In 2021 the Werribee River Association marked 40 years as an active voice for the health of the Werribee River and its catchment waterways. It all began in 1981 when a group of community members spoke against the degradation of the Werribee River. Their legacy continues to grow today.  

    Forty years of care is brief compared to that of Traditional Owners, including the Bunurong and Wadawurrung Peoples who have a shared history of the Werribee River – but it is a long time for a volunteer organisation. It equates to countless meetings and committee changes, alongside advances in technology, urbanisation, the conservation movement, and waterways policy.

    Despite these changes, the work of the Werribee River Association remains consistent: speaking up for rivers, creeks and wetlands and the animals that inhabit them (including the iconic platypus), regenerating riverine parklands, and improving access and amenities along waterways.

    To meet present and future challenges, the Werribee River Association took steps to become a professional agency. Over the past five years it developed a small team of paid staff who work with hundreds of community volunteers across Landcare, litter clean-ups, citizen science, education and nature-based experiences, and advocacy. 

    The Association celebrated its 40th year milestone by hosting a cultural education session with a Wadawurrung Traditional Owner and guest speakers, as well as the launch of a history book, Werribee River Association 40 Years of Waterways Protection 1981–2021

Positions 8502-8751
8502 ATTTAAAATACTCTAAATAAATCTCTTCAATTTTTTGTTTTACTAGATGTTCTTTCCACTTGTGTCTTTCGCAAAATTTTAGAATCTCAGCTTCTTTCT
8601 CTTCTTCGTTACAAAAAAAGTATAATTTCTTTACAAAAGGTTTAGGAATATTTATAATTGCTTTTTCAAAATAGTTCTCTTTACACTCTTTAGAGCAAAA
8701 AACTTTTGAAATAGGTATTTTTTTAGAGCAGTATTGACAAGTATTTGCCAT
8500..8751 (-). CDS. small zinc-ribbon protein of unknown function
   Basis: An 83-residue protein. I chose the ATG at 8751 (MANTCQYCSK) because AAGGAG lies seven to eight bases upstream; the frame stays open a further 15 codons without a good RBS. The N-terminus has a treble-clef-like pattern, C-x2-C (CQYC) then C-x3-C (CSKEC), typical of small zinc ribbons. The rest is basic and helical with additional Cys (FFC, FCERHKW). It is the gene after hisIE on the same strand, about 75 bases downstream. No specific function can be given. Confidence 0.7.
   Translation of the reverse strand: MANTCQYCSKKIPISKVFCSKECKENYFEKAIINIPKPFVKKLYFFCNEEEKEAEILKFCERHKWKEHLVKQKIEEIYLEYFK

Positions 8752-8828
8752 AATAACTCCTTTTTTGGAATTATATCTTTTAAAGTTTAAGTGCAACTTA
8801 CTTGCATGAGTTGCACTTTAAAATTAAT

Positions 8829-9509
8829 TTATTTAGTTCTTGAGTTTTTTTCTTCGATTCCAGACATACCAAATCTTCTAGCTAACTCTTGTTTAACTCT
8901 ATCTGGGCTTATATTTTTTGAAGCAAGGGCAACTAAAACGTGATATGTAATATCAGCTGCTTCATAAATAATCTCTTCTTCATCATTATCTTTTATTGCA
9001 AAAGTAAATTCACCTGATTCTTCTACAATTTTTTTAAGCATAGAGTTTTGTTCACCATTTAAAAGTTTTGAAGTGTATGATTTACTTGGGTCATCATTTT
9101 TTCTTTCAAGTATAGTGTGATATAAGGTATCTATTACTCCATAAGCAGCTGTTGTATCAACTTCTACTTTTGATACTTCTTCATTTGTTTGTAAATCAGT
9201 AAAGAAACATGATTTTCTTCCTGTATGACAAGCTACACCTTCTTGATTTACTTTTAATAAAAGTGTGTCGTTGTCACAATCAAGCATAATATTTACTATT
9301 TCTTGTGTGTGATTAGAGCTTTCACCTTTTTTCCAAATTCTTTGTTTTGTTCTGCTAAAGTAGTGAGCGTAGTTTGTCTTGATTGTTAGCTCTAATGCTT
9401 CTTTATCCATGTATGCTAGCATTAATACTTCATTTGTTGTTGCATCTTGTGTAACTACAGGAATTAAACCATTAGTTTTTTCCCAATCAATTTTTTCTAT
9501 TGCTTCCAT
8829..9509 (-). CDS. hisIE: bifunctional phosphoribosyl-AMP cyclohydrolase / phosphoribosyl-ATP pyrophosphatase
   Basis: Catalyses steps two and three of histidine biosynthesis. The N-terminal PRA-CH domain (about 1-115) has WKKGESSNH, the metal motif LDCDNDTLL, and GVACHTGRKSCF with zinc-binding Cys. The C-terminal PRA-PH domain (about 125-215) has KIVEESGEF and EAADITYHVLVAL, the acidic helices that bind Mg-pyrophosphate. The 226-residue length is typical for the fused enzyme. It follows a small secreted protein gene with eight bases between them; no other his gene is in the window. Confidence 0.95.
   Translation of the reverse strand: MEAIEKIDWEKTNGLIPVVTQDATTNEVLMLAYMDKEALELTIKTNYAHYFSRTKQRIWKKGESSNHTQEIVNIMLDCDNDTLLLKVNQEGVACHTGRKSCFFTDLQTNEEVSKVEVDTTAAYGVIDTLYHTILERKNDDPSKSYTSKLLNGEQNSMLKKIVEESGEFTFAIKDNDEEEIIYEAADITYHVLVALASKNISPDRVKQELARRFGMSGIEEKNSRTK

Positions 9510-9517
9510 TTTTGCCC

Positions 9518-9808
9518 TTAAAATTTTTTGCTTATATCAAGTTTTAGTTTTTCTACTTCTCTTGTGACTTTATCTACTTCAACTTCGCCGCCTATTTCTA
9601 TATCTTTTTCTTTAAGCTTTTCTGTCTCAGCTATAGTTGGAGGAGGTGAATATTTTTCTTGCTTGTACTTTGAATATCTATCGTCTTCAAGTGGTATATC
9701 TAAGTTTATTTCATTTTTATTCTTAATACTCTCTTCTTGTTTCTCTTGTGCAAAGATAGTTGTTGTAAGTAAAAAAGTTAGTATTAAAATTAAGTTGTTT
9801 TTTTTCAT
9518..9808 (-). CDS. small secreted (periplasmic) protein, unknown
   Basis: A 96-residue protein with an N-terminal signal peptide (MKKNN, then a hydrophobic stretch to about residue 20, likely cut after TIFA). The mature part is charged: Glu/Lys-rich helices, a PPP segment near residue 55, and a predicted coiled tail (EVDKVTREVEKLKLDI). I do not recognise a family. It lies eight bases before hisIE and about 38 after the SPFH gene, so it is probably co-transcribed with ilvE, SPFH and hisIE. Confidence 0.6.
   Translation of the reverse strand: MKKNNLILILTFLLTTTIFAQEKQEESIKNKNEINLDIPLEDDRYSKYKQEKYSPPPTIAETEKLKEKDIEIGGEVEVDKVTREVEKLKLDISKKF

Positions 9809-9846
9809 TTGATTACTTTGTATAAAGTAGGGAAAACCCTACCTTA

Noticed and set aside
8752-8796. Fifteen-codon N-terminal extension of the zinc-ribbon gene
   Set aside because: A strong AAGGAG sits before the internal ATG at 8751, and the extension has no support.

The book details concerns about the Werribee River, such as poor drainage, sedimentation, pollution, indiscriminate tree-cutting, overgrowth of reeds and lack of monitoring. These issues are charted through an activist lens and the growth of the Werribee River Association. 

    The longevity of the Werribee River Association is without doubt a result of committed and passionate local community champions such as John Forrester. Since 1993, John has led the development and character of the Association. His involvement in waterways reform now spans almost 30 years – a significant and ongoing impact on the Werribee River catchment through direct action, advocacy and education. 

    The Association was particularly instrumental in advocating for and establishing a water manager for the Werribee River. Melbourne Water holds this role, which came into effect in 2005. It remains a vital partner for the Association.

    The Werribee River Association 40 Years of Waterways Protection 1981–2021 has been researched and written by former Chairperson and current Manager of the Association, Lisa Field, with editorial support by John Forrester, Werribee Riverkeeper, and former committee member and local historian Heather Noble.

    The digital book has been kindly supported by the Victorian Government, and the launch and limited printed copies have been supported by Wyndham City and Victoria University. 

    To obtain a digital copy, please contact Lisa Field on

    The Association welcomes individuals, groups and businesses to get involved – to connect to and protect the Werribee River and its catchment waterways. For more details

    Dumped cars in Werribee River, at Presidents Park, 1994
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